The West Indies were widely perceived as a prize supremely worth fighting for, since sugar was the biggest business of eighteenth-century colonial empires. In 1775 sugar made up one-fifth of all British imports and was worth five times Britain’s tobacco imports. What this meant was that to British ministerial minds, the West Indies was a more important area than North America and Britain’s great leader in 1759, William Pitt explicitly stated that he thought the French sugar island of Guadeloupe was worth more than the whole of Canada and that the West Indies were worth more than North America: ‘The state of the existing trade in the conquests of North America is extremely low; the speculations of their future are precarious, and the prospect, at the very best, very remote.’ He had a point, even though a limited and unimaginative one – since even at the time of the Boston Tea Party in 1773 the value of British imports from Jamaica was five times greater than from all the American colonies. The island of Nevis on its own produced three times more British imports than New York in the years 1714–73, and Antigua three times more than New England. But trade between North America and the West Indies was equally important to the white plantocracy in the islands; whether we are talking of the Dutch in the seventeenth century or the British and French in the eighteenth, North America and the Caribbean had complementary economies, with each depending on the other. The French supplied the Antilles from Louisbourg and vice versa, and for the British the trade fulcrum was New York, which supplied the British West Indies with food and allowed the islands to devote more land to their cash crops. New York’s shipping took beef, lamb, pork, wheat, rye, corn, bread, butter, cheese, apples, peas, onions and pickled oysters to the islands and returned with sugar, molasses, hides, lumber and silver together with bills of exchange (credit notes) that enabled New York’s merchants to buy manufactured goods from Britain. New York also participated in the triangular slave trade, joining ships from Bristol and Liverpool on the West African coast, where they traded rum and manufactures for slaves to be sold in the West Indies.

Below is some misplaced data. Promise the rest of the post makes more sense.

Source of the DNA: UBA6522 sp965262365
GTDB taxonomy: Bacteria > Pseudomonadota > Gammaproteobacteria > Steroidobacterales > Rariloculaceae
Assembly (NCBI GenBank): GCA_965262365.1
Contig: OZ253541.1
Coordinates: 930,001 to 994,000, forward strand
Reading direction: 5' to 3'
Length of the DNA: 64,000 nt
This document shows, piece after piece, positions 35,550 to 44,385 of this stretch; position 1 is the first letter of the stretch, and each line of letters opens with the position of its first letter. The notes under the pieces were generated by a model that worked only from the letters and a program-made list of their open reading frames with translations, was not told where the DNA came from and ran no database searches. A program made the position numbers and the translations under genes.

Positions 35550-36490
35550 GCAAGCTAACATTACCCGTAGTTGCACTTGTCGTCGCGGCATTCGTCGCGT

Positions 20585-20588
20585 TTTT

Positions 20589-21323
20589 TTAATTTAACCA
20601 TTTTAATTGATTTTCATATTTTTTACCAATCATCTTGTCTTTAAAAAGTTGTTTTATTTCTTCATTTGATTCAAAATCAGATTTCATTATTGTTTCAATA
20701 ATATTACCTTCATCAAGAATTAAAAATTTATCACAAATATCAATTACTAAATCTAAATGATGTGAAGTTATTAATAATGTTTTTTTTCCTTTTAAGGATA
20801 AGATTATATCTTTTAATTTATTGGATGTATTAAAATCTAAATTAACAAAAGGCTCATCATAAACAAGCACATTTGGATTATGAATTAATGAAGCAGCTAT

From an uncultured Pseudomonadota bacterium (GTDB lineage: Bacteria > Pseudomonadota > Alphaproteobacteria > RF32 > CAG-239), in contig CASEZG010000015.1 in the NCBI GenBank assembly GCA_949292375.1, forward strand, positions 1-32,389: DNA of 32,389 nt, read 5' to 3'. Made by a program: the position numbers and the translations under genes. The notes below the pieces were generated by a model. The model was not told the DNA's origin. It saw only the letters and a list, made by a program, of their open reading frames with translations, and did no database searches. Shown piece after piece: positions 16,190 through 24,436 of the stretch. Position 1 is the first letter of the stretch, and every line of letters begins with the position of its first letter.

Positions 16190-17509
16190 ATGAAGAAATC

The French slave trade was carried on from its Atlantic ports but by 1759 the position of the islands in the French Antilles was not nearly so favourable as its British-controlled counterparts in the Caribbean. The French Antilles trade concentrated on white sugar, indigo, cotton and coffee, with brown sugar very much a poor relation; but Martinique, the jewel of the French West Indies, suffered badly during the early period of the Seven Years War, both because of the British blockade (particularly effective in 1758 under Admiral Sir John Moore) and because of lack of shipping in which to export its crops. There was scant sympathy in Versailles for the plight of the Antilles. Navy Minister Machault told the islands in 1756 that Louis XV would not protect their ships by the old convoy system as he had better uses for His Majesty’s warships, but would simply station squadrons at landfalls, to protect the entry and departure of shipping. In 1759 Minister Berryer stopped payment on all colonial bills of exchange, thus drying up the credit of the Antilles. He recommended that the islands seek their salvation through neutral shipping; unlike his predecessors Maurepas, Machault and Moras, he thought that not enough neutrals were admitted to the islands; they had all thought too many were. There was considerable disillusionment in the French islands by early 1759 and William Pitt thought he saw an opportunity to capitalise on their lack of morale.